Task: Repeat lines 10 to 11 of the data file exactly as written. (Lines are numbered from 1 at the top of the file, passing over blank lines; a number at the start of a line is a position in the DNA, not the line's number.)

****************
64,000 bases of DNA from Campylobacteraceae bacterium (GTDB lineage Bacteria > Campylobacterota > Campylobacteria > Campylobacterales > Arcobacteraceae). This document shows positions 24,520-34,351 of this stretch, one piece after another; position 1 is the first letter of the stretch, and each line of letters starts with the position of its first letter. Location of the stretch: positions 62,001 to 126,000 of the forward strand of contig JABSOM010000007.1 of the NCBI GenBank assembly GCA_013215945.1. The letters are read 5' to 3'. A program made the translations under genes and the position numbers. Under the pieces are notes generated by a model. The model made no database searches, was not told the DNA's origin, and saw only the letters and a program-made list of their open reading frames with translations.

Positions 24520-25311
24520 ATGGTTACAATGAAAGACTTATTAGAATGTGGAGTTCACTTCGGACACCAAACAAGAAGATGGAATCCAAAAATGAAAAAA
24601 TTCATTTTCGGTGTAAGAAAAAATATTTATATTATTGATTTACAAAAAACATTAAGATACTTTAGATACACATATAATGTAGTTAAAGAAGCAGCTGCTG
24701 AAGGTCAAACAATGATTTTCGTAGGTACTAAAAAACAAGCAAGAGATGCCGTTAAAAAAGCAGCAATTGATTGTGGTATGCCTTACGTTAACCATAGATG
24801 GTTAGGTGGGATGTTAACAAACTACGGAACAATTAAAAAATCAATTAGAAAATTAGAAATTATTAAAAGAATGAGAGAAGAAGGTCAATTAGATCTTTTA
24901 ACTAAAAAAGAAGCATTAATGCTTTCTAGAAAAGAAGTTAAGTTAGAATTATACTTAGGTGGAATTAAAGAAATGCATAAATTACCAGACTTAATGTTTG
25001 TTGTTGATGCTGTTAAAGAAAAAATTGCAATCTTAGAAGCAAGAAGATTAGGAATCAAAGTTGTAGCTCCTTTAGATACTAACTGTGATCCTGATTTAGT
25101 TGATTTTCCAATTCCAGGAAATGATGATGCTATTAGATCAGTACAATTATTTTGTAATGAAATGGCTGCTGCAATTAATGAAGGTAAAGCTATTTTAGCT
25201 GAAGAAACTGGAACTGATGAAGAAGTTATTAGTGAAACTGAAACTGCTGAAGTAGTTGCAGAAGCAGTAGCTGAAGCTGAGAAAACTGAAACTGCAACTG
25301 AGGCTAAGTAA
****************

25201 GAAGAAACTGGAACTGATGAAGAAGTTATTAGTGAAACTGAAACTGCTGAAGTAGTTGCAGAAGCAGTAGCTGAAGCTGAGAAAACTGAAACTGCAACTG
25301 AGGCTAAGTAA